PETER NICHOLLS is Professor of English at New York University, where me moved in 2009 after many years at the University of Sussex in Great Britain. His publications, that emphasize connections between American and European poetry, and the political and economic dimensions of literary works, include Ezra Pound: Politics, Economics and Writing, Modernisms: A Literary Guide and George Oppen and the Fate of Modernism, as well as many articles and essays on literature and theory. Nicholls co-edited with Laura Marcus The Cambridge History of Twentieth-Century English Literature and with Gianni Cianci Ruskin and Modernism. He is US editor of Textual Practice, and lives in New York City.

“Oppen’s allusion to Blake... — ‘I must make no system, or I will be enslaved by another man’s’ — reflects his late fascination with Blake’s grasp of a vivid ‘actuality’ and his handling of the ‘little words’ in the Songs of Innocence and Experience: ‘Blake’s Tyger in the small words. They burn. The nouns are the visible universe, the night sky burning’. This ‘burning’ is the force of disclosure and revelation — the blazing forth of the ‘actual’ — but it is also, for Oppen as for Blake, a light which both illuminates and destroys, much as the divine creation gives birth to both the tiger and the lamb (‘One had not thought / To be afraid // Not of shadow but of light’.)...”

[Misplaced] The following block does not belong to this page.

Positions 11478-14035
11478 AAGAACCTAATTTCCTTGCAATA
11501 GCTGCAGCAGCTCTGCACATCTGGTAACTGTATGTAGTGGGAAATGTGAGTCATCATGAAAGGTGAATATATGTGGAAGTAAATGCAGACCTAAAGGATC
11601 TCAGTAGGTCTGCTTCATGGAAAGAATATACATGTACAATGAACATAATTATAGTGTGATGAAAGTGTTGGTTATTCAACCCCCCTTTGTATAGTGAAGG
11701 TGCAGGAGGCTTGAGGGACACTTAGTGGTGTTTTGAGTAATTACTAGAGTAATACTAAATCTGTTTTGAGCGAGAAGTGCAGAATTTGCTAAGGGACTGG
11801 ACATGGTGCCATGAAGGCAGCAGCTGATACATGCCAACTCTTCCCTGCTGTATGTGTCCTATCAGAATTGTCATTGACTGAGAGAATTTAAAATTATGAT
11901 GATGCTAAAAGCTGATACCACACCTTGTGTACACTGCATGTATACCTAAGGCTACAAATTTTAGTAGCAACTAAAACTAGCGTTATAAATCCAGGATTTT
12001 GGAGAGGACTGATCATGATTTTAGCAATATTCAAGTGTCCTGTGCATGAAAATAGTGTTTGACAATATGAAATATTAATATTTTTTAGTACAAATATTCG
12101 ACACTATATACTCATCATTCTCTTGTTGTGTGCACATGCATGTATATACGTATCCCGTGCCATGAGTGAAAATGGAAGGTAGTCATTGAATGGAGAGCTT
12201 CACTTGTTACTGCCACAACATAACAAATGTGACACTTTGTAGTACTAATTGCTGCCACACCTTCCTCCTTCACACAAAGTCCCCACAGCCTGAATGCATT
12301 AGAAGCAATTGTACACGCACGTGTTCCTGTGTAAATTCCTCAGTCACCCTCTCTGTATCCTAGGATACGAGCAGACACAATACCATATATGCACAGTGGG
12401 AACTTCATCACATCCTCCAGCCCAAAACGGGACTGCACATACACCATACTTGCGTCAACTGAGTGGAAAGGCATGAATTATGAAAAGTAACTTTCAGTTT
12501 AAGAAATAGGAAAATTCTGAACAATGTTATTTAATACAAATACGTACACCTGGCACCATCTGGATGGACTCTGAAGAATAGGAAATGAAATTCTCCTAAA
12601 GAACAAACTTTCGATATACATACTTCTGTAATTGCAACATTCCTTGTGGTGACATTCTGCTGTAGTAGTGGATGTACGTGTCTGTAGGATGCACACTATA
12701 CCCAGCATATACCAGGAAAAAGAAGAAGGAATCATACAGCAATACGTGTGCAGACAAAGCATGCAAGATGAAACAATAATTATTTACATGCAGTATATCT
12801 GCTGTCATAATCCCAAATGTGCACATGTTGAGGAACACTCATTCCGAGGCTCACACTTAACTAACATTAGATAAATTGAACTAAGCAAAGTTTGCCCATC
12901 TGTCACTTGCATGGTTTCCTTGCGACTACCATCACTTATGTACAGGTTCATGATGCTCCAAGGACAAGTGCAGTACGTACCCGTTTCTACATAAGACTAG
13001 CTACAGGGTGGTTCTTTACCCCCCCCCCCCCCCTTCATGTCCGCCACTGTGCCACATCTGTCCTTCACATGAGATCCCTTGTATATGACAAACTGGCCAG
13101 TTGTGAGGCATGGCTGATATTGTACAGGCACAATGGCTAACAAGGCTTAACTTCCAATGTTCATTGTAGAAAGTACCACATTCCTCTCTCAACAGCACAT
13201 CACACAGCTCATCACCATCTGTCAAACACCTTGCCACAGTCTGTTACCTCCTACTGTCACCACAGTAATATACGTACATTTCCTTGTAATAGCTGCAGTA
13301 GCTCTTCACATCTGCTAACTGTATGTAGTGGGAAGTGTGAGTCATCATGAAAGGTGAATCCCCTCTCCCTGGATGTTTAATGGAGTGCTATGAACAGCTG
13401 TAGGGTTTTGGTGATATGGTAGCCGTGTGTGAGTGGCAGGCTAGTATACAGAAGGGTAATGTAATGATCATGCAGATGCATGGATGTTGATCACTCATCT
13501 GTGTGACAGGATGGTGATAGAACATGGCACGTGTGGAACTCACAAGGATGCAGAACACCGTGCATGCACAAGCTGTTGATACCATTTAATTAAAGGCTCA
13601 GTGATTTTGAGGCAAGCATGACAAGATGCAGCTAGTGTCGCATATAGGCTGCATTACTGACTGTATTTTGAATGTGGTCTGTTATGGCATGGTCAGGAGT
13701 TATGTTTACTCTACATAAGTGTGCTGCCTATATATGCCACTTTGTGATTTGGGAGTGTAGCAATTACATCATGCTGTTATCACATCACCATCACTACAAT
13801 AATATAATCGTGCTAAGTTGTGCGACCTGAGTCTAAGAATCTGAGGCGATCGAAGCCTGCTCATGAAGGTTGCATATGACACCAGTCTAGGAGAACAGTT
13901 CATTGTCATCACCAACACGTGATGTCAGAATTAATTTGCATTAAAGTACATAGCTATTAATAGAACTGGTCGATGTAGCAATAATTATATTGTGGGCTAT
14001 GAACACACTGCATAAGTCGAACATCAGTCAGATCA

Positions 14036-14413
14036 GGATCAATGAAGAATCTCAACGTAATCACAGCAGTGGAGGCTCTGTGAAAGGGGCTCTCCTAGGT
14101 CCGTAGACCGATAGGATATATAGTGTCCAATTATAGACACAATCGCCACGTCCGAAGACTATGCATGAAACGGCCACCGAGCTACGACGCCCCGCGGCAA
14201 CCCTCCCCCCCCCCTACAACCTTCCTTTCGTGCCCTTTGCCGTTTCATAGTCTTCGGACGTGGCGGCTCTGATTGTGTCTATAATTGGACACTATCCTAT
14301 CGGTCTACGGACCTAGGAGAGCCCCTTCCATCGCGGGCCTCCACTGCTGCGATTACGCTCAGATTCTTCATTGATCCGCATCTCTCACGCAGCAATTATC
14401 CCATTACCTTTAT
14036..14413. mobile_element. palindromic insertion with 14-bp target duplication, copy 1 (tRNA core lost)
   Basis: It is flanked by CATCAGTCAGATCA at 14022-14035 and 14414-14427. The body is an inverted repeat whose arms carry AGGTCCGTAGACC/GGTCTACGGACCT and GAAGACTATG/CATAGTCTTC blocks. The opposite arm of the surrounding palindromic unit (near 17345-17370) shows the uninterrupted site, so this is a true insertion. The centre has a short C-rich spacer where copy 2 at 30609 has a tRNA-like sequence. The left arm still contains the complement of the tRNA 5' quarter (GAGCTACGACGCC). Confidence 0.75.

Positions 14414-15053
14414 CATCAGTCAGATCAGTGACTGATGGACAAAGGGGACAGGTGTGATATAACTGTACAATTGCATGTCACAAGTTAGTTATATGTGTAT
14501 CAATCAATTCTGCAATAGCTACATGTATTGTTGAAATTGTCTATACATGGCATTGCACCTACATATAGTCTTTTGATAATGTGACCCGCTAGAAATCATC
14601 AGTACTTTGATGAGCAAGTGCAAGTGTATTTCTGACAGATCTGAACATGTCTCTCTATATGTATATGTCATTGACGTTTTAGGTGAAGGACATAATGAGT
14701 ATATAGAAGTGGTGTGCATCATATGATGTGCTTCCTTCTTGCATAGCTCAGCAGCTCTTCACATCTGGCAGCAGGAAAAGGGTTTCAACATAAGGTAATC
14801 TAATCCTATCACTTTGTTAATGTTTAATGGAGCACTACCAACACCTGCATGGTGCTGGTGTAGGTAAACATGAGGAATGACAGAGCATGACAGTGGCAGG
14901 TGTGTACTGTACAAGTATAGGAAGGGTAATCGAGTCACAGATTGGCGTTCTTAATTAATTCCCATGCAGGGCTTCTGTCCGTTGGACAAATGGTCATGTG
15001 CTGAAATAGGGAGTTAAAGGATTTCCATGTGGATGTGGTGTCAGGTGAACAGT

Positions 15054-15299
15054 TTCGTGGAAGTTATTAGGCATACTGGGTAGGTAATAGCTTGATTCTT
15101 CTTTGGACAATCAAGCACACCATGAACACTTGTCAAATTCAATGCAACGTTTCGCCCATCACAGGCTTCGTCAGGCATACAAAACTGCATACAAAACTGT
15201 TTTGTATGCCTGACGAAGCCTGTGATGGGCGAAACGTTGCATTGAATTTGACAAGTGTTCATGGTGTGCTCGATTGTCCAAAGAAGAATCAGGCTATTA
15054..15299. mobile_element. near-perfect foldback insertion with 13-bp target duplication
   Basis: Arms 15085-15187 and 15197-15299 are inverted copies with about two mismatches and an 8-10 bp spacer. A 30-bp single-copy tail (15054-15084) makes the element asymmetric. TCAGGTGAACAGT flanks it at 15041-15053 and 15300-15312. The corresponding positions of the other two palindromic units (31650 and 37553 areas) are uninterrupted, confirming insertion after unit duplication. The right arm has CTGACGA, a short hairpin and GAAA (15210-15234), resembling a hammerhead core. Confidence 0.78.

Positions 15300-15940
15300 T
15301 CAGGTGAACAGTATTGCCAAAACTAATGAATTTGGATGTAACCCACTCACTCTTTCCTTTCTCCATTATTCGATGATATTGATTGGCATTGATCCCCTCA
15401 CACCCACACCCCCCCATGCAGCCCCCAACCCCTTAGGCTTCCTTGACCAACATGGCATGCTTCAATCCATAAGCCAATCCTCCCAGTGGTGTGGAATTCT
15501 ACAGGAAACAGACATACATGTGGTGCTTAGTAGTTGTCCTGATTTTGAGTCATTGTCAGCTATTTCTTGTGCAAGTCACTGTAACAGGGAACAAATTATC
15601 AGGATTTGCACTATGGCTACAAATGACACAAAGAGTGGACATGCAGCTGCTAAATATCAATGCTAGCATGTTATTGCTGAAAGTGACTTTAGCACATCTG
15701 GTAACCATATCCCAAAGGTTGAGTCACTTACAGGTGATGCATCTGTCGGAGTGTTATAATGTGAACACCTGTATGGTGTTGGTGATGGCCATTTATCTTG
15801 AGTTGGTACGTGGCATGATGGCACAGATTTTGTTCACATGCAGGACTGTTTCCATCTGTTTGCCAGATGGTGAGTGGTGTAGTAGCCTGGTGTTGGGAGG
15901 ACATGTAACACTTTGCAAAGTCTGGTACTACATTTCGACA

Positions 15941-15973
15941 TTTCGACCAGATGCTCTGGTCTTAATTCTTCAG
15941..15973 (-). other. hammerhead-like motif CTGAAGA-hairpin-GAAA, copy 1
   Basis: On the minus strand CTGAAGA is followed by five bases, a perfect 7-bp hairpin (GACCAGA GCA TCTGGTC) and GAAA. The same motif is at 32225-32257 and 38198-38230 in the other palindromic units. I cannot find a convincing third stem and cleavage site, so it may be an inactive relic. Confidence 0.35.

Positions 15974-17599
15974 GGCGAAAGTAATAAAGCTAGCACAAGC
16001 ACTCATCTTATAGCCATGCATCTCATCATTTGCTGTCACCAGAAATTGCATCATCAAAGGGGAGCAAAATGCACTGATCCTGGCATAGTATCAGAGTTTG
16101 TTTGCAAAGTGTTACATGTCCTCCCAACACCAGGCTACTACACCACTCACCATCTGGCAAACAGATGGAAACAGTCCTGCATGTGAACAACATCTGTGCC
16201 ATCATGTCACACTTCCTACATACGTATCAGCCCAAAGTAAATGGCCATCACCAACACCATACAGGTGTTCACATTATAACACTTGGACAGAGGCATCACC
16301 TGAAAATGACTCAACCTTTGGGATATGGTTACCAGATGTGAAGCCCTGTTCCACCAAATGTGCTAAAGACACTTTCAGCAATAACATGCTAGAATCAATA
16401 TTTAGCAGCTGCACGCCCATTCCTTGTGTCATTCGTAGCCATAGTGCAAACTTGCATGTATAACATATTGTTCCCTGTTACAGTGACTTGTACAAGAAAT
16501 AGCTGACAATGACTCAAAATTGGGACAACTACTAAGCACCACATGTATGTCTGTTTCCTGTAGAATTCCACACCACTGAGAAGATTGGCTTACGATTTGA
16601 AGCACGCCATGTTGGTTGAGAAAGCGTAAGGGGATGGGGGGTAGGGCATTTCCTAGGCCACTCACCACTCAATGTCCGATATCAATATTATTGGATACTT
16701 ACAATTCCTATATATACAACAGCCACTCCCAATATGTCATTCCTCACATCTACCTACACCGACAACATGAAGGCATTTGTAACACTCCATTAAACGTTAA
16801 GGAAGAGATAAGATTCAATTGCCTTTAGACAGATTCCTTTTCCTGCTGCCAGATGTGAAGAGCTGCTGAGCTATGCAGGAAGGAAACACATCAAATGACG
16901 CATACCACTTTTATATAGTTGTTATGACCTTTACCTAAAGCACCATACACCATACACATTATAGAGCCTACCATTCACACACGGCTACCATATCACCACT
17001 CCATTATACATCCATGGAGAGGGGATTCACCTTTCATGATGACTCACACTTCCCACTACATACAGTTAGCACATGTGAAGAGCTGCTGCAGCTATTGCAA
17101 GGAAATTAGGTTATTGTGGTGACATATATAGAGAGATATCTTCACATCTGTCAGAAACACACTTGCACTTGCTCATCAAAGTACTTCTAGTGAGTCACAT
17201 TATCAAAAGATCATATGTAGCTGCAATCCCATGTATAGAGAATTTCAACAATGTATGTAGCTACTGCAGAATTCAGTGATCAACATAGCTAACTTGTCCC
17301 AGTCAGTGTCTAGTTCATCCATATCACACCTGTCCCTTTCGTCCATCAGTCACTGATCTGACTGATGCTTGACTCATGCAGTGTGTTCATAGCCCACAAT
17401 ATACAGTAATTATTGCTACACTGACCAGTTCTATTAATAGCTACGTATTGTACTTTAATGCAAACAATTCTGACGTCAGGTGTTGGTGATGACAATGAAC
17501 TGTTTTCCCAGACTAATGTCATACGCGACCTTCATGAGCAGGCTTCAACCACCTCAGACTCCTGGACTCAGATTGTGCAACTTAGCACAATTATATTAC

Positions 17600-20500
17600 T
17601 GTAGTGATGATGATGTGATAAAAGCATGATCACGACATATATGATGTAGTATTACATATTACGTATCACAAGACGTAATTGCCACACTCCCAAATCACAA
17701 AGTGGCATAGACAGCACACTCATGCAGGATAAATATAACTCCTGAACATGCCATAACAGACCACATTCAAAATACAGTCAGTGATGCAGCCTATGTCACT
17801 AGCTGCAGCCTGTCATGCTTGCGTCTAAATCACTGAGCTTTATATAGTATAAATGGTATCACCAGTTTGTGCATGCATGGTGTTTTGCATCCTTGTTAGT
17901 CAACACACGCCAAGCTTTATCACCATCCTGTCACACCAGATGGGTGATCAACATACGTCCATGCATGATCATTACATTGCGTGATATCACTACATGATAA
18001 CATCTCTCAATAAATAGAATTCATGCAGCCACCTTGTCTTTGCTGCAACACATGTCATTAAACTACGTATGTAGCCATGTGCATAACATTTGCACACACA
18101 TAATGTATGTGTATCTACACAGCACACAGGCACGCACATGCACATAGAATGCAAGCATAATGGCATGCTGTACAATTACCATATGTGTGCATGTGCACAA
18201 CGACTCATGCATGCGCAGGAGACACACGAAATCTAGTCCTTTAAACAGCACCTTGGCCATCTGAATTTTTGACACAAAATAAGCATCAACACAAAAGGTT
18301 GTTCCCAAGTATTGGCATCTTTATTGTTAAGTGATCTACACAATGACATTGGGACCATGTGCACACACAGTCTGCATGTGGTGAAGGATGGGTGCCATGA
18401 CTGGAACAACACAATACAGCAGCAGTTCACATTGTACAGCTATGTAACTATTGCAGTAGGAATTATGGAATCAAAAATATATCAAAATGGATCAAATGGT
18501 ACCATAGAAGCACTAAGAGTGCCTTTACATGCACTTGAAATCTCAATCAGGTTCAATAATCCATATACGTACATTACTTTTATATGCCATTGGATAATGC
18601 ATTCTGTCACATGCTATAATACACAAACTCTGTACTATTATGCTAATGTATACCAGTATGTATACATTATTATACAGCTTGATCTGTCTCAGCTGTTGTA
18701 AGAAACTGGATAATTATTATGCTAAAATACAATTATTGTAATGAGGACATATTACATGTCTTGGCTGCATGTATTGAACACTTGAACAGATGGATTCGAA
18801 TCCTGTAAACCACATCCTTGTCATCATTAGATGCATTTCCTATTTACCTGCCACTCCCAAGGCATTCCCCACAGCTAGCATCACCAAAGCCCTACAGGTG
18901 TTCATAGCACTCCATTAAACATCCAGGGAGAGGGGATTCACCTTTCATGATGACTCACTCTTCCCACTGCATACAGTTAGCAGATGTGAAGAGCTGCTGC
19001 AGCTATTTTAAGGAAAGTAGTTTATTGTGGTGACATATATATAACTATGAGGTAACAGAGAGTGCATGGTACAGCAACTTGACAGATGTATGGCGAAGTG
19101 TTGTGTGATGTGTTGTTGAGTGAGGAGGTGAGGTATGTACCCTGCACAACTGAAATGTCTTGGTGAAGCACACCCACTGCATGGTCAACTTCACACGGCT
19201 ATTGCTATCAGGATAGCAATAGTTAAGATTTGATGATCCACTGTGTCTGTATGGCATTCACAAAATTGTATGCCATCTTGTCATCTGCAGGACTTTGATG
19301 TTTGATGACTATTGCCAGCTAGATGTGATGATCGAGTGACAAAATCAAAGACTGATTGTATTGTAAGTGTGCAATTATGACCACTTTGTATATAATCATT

—Peter Nicholls, from George Oppen and the Fate of Modernism

“…the biography Nicholls is most interested in is not the record of the external events of Oppen's life, but the narrative of his intellectual and poetic development, and it's here that George Oppen and the Fate of Modernism proves itself most valuable. Simply put, as an account of the development of Oppen's poetics and of the influences on his thought, and as a series of illustrative readings of some of his most important poems, Nicholls's book is an exemplary piece of scholarship.” —Mark Scroggins